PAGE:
Posted by: Mike P. | July 14, 2010

This should be an Exciting Blog


‘Cause I write like:

I write like
Dan Brown

I Write Like by Mémoires, Mac journal software. Analyze your writing!

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Responses

  1. Isaac Asimov FTW.
    (When tested on my actual writing, though, not my blog.)
    In other news, never having read a Dan Brown novel, I am now somewhat inspired. That’s probably another feather in your cap. “I’m so good, I make people want to read Dan Brown because he writes like me.”

    • That’s funny 🙂 I did like the Da Vinci Code. But, I suspect this is because I do not know a great deal about art history. He wrote a computer related book, and I was quite disappointed with it. Computers simply do not act as portrayed in the book, and are not likely ever going to. I feel that when a writer is going to propose an alternate reality, the basis for that reality needs to be sufficiently different from what I know to be true so I can believe in the plausibility of that reality.

      For instance, in Avatar, they made the reality of their world sufficient different from ours so that concepts such as all beings are electrically connected fit. Other things that would never occur on our earth were explained just enough so you could believe in the place. The world they created was reasonably consistent.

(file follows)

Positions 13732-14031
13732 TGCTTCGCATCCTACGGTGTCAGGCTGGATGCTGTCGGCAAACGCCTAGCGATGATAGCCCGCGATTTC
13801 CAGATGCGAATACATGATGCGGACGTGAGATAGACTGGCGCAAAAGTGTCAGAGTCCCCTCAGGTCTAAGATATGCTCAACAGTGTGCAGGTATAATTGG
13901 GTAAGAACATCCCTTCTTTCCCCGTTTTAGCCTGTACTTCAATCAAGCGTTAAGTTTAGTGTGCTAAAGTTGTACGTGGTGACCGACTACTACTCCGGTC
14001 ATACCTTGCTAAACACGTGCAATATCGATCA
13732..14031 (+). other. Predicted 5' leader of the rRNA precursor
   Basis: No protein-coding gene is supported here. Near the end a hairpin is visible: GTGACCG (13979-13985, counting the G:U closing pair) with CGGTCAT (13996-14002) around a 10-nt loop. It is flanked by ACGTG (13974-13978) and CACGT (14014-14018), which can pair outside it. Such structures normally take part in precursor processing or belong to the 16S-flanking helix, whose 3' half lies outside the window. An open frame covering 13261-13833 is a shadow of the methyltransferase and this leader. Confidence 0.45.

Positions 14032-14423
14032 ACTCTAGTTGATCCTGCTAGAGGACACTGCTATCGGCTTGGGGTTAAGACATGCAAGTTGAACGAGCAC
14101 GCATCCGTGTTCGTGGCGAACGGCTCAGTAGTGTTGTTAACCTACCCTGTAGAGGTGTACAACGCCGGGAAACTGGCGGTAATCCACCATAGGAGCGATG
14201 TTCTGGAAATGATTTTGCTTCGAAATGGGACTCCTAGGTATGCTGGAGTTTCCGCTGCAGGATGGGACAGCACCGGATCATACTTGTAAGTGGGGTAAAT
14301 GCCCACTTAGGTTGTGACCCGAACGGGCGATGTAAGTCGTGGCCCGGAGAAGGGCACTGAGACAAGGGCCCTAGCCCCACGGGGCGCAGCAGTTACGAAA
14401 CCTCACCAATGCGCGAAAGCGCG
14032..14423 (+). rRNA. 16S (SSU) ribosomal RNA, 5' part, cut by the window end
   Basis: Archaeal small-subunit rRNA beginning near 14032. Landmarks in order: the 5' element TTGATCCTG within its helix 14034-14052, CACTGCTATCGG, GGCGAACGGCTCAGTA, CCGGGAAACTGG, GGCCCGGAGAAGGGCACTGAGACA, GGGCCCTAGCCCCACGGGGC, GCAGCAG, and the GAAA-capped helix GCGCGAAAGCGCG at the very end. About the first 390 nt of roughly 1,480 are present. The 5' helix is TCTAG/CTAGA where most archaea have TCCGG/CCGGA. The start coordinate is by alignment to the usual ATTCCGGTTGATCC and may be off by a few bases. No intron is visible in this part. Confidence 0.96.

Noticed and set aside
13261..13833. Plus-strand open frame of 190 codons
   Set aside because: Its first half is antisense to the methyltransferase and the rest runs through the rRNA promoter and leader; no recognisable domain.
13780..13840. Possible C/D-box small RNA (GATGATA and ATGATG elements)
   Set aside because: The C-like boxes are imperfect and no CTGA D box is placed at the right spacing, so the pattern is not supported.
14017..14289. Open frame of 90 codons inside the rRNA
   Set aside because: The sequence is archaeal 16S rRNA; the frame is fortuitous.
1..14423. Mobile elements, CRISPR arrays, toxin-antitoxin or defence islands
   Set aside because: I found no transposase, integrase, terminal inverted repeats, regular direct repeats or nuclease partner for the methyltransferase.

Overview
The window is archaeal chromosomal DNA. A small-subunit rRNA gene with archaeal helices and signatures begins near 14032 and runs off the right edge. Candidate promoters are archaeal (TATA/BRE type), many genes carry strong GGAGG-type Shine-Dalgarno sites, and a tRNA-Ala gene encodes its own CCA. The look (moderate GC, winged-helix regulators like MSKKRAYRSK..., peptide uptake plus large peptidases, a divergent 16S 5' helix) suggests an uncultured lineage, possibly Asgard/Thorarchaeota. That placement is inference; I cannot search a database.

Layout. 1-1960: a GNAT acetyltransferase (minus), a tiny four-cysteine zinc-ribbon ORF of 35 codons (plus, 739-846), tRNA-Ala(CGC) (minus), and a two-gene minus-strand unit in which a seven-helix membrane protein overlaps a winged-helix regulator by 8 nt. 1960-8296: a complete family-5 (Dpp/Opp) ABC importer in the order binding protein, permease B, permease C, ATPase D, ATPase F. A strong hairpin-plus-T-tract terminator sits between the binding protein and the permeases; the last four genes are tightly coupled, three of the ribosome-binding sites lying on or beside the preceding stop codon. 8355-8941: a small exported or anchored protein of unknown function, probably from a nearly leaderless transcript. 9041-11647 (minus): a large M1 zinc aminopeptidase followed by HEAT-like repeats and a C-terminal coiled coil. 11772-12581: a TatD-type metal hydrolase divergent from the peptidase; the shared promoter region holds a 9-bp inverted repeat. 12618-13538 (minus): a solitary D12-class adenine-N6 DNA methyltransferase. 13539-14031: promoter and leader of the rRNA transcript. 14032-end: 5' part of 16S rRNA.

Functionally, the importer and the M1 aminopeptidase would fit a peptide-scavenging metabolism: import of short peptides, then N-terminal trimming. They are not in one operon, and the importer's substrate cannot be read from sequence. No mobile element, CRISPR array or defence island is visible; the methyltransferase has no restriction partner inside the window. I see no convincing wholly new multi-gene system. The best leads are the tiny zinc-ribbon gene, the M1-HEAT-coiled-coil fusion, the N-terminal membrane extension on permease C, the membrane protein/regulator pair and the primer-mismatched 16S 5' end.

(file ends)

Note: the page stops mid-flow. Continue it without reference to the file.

Dan Brown did not define a reality significantly different from the world we live in to support the alternate behavior of computers.

      However, Da Vinci Code did spark an interest in Templars, and in general, the history of the Middle East and the West’s relationship with it.

      — Huh, up until the dashes, this comment is evaluated as Dan Brown. A friend tells me that different text can get you different evals, so I don’t think it just looked at cookies or something. She’s a lawyer, or perhaps still in school, so if she ran legalese through the poor thing, who knows what it coughed out 🙂

      Oh, the book is “Digital Fortress”, and the Amazon review suggests that you should just look-aside at the plot issues. It’s been a while since I read this book, but if I recall, ignoring the technical inaccuracies could lead you to think encryption possesses attributes a good deal different than it does. Even though we all know you shouldn’t base the real world on fiction, how many of us actually do?

      Why are my comments so freakin long? Because I’m deleting 12,000 email accounts, and that is a very boring job until it completes. If it deletes the wrong accounts, then it gets very exciting, and real world exciting 🙂

    • BTW, congrats on Isaac Asimov. In some ways, he has had the greatest influence on me.


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